While emphasizing the continuity of the band’s sound, Guzzle It Up! also marks a departure from Flanders Fields, and not just in terms of lineup. In fact, when the previous album featured a core group of six people and an extended cast of guest artists, here the situation has been reversed: the eight-piece band – with Humble, Isoherranen, Guridi, saxophonist Pol Mareen and drummer Jonathan Callens joined by vocalists Liesbeth Verlaet and Megan Quills and mallet percussionist Joren Cautaers – handles all the tracks, and the contribution of guests is marginal. The rich instrumental texture of Flanders Fields has remained unaltered, with the clear-voiced lilt of the vibraphone providing a refreshing change from the usual keyboards, and the saxophone often engaging in dynamic duets with Humble’s guitar. The latter’s versatile vocals are complemented by the two female voices, their lively exchanges often bordering on endearingly wacky, and perfectly suited to the music’s overall mood. On the other hand, Guzzle It Up! is clearly more ambitious in terms of structure: while Flanders Fields was a collection of 11 remarkably short songs, here a shorter tracklist is compensated by running times that have more than doubled. With two out of 7 songs around the 10-minute mark, even the shorter tracks seem to have adopted a more leisurely pace than the dense, whirlwind-like numbers that made up the band’s previous effort. There are no instrumentals either, and a lot of emphasis is placed on the vocal interplay between Humble and his two female cohorts.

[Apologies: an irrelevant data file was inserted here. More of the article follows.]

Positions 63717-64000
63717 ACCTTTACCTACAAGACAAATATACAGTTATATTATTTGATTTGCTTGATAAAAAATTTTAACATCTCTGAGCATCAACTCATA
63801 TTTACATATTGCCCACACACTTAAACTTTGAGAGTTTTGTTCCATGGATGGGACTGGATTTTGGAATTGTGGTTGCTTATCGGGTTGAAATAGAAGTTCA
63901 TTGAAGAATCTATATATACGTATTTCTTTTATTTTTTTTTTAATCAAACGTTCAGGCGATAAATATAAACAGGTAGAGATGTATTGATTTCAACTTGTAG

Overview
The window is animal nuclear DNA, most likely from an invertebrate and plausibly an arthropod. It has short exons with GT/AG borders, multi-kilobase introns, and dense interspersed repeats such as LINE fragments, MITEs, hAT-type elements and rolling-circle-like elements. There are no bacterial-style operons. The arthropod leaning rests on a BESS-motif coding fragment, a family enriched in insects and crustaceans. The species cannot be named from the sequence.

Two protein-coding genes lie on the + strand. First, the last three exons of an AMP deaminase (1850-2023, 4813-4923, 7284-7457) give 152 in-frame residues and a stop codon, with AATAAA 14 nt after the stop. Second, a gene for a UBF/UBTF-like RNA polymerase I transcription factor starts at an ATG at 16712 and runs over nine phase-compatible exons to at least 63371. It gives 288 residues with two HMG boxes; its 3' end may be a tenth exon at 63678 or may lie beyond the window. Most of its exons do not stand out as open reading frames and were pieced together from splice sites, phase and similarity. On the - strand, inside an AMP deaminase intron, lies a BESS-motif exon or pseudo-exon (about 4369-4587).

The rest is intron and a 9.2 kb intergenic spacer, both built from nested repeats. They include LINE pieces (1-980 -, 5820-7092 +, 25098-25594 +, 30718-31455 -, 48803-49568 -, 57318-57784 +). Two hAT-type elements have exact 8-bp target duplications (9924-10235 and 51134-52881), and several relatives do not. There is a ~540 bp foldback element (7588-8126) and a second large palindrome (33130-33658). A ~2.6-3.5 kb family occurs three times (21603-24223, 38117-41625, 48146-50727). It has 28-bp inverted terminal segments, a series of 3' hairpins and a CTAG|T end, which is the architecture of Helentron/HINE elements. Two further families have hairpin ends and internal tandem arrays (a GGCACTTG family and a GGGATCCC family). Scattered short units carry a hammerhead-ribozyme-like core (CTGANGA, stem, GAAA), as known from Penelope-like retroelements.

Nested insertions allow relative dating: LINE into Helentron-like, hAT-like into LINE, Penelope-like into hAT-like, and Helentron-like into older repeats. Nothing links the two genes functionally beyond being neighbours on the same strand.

Humble Grumble’s more ambitious approach is introduced right from the start with the almost 10-minute“Kurt’s Casino”, a brilliant combination of upbeat, downright infectious melodies and the rather somber subject matter of suicide, propelled by Jonathan Callens’ spectacular drum work and  Pol Mareen’s ebullient sax, and enhanced by vibraphone and marimba (the latter courtesy of former member Pieter Claus). The album’s longest track, “The Dancing Dinosaur”, gives a new meaning to the word “eclectic” by throwing a slew of diverse influences into the equation with carefree abandon – jazz inflections as well as the inevitable Zappaesque bent coexisting with catchy, almost poppy chorus, wistful sax section, an atmospheric guitar solo and an unexpected, galloping hoedown towards the end.